Mo Costandi writes in the Guardian:
My latest news story for Nature describes a new study which explains how marijuana causes impairments in working memory, or the ability to retain information for short periods of time. This is a well known side effect of marijuana, which is unwanted with respect to medicinal use of the drug, but until now the underlying neurobiology was unknown.
The research shows that tetrahydrocanabinol (THC, the psychoactive ingredient in marijuana) impairs working memory by inducing a form of synaptic plasticity that weakens neuronal connections. This could lead to new THC-related drugs that have therapeutic value but do not cause this unwanted effect. More interestingly, though, the findings provide compelling evidence that hitherto neglected brain cells called astrocytes are critical for brain function and play a direct role in cognitive processes.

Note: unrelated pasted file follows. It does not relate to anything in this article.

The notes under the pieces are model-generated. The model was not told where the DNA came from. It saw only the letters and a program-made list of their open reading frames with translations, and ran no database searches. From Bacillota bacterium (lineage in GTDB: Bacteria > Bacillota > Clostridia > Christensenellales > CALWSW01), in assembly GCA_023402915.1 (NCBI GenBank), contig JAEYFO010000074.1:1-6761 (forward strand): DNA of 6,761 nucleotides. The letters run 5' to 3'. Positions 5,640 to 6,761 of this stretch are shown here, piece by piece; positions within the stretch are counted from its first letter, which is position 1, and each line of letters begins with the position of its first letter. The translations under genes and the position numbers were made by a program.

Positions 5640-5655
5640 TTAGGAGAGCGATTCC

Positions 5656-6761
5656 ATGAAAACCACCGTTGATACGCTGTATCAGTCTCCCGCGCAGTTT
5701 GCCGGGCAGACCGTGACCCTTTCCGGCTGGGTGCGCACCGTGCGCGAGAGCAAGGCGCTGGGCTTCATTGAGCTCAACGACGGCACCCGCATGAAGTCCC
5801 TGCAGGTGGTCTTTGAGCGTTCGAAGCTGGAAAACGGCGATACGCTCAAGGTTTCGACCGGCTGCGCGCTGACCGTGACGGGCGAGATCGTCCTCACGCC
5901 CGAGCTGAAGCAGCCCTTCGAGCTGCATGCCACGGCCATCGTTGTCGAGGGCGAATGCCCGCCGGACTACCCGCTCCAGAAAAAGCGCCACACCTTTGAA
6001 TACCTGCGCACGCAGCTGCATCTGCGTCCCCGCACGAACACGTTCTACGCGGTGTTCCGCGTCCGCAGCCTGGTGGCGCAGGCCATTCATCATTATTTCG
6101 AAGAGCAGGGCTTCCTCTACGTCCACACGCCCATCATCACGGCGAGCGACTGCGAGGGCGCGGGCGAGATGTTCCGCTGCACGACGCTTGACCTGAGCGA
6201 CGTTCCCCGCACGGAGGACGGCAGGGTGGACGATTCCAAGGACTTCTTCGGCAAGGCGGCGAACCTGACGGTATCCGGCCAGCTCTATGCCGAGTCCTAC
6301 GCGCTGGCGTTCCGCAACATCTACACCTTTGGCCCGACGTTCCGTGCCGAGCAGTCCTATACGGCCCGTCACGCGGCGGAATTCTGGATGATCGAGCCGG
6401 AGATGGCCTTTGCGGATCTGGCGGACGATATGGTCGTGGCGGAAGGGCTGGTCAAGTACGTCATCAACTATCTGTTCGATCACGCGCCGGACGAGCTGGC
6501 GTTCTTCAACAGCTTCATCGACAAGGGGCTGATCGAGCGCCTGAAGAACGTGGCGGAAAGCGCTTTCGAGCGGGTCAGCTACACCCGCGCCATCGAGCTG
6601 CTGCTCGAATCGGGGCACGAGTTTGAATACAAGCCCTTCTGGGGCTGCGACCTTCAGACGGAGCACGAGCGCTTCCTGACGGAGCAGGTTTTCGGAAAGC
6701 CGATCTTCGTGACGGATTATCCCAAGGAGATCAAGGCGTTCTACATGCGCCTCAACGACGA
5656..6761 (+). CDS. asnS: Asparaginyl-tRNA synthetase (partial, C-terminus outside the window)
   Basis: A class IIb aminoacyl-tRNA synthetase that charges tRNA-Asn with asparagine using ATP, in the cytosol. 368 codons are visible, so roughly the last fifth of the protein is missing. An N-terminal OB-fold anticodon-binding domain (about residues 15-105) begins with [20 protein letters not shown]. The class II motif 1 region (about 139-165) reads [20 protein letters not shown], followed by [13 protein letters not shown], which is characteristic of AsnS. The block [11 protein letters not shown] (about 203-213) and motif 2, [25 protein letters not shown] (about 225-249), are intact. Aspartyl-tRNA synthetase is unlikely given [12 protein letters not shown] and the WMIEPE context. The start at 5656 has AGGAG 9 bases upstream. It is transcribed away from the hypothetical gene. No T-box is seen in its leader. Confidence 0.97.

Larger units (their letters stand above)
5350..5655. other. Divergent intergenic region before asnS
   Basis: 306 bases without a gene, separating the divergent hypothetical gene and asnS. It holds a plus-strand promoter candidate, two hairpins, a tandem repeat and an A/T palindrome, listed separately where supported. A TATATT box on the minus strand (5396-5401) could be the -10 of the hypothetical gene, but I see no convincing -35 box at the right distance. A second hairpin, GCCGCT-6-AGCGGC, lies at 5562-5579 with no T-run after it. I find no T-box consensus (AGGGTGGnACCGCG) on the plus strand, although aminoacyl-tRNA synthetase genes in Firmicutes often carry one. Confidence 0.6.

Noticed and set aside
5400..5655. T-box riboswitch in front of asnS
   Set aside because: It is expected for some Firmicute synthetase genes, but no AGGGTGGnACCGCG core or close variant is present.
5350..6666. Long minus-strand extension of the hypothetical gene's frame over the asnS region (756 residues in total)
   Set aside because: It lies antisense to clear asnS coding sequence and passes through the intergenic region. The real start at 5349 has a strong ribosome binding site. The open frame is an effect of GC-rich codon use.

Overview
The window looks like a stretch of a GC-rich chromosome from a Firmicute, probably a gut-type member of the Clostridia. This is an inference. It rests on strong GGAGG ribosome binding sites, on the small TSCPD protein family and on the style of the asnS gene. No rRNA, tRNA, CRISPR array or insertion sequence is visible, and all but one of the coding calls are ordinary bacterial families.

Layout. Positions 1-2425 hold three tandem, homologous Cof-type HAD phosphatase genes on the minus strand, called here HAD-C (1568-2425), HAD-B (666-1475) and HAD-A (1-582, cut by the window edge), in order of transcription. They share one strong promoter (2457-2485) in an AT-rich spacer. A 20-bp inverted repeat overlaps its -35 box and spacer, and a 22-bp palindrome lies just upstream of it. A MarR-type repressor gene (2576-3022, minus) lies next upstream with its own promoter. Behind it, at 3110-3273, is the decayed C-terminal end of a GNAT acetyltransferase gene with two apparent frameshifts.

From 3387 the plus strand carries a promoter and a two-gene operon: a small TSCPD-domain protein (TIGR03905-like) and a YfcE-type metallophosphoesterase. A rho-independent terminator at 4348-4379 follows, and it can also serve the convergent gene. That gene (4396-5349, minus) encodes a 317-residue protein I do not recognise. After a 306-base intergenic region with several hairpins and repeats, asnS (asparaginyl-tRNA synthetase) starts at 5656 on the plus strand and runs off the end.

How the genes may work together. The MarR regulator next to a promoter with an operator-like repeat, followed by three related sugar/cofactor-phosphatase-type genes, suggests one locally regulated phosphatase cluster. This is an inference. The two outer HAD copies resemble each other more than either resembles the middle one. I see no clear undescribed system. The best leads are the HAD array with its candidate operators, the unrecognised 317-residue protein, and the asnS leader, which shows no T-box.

There are two different types of synapitc plasticity. One of these, called long-term potentiation, strengthens the connections between neurons so that neurotransmission – the process by which signals pass from one nerve cell to another – is more effective. Long-term potentiation is widely believed to underly learning and memory…
Read More: Guardian